That suggests the sweet tooth is more powerful in females than in males, and all that sugar leaves them less likely — and less able — to work it off. But why should that be the case?
Eckel says she doesn't know for sure, but the research suggests that the female hormone estrogen may be at work here.
"Female rats, just like women, have higher levels of estrogen than men," she says, and other research has indicated that estrogen can increase the preference for sweets.
"The take home message is, at this point, we think it may be related to the major sex hormone secreted by women, and it may be that this particular hormone increases our desire to eat sweets," Eckel says.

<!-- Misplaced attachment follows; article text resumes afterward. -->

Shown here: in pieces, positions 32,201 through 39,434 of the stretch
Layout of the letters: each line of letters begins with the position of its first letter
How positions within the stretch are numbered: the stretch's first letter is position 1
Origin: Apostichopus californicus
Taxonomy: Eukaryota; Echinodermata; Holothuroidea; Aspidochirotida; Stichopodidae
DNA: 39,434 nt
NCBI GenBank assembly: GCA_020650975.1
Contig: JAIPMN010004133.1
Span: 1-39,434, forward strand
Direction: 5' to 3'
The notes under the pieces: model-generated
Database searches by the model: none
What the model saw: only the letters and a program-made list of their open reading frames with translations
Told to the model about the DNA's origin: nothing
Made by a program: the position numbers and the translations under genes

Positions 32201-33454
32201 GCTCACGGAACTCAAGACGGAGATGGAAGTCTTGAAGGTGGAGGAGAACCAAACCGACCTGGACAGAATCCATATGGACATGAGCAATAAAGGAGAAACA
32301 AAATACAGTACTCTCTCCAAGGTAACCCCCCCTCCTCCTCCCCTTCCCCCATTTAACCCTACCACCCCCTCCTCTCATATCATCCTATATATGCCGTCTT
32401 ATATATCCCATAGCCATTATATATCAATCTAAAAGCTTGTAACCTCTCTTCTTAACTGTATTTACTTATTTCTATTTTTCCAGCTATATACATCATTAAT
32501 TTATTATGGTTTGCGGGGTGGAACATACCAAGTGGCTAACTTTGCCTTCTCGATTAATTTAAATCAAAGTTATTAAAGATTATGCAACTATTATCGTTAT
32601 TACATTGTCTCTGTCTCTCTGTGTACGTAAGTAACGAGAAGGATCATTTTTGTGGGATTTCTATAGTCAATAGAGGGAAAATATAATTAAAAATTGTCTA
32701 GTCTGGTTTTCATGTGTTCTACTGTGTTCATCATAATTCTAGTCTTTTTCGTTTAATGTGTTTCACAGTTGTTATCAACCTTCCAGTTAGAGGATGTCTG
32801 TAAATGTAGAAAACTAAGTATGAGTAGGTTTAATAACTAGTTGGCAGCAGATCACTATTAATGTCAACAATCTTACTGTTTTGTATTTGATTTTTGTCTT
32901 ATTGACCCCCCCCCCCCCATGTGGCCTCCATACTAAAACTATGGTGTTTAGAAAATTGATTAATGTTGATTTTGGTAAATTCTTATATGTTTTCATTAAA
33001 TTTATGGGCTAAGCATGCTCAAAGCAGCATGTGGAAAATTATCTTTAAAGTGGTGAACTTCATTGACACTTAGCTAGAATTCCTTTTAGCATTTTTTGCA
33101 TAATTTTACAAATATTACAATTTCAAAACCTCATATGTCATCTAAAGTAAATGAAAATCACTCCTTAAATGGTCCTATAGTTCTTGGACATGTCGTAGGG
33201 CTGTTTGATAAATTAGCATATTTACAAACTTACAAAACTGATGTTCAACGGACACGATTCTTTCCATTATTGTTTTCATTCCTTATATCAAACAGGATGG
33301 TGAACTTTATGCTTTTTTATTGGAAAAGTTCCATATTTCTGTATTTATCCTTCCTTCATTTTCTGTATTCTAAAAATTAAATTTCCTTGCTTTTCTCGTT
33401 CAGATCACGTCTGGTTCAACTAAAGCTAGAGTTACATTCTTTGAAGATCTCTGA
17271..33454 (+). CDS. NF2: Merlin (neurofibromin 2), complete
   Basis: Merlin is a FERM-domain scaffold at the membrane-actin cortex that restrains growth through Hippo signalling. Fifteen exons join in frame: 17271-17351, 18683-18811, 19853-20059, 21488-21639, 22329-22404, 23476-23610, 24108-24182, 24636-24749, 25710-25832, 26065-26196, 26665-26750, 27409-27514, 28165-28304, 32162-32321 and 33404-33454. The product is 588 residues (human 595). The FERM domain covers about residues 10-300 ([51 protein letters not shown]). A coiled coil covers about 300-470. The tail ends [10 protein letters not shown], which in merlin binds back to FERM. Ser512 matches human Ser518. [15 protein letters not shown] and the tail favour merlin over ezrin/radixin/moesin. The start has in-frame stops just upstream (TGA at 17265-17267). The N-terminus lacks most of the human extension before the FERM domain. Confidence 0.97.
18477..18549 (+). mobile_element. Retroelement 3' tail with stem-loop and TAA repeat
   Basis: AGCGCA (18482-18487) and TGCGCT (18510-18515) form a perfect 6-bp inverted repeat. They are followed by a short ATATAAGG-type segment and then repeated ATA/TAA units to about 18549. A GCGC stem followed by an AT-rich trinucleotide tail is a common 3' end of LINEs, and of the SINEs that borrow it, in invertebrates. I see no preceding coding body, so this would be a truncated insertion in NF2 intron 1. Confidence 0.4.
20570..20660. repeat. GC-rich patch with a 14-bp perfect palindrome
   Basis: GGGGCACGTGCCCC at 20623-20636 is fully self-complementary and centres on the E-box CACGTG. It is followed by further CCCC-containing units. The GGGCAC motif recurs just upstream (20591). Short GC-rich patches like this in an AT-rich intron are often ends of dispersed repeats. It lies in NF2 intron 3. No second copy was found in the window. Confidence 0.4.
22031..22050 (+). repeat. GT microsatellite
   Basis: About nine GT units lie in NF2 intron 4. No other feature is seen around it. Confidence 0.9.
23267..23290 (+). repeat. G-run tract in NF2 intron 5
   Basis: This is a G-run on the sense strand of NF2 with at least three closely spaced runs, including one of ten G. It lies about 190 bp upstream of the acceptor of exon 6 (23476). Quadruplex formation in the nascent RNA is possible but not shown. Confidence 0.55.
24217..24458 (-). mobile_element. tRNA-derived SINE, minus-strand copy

The complete answer isn't known, she adds, because research on overeating has been "almost exclusively on males."
So for now, if what holds true for rats also works for humans, women have more of a struggle against obesity than men because, well, they are women.
Lee Dye’s column appears weekly on ABCNEWS.com. A former science writer for the Los Angeles Times, he now lives in Juneau, Alaska.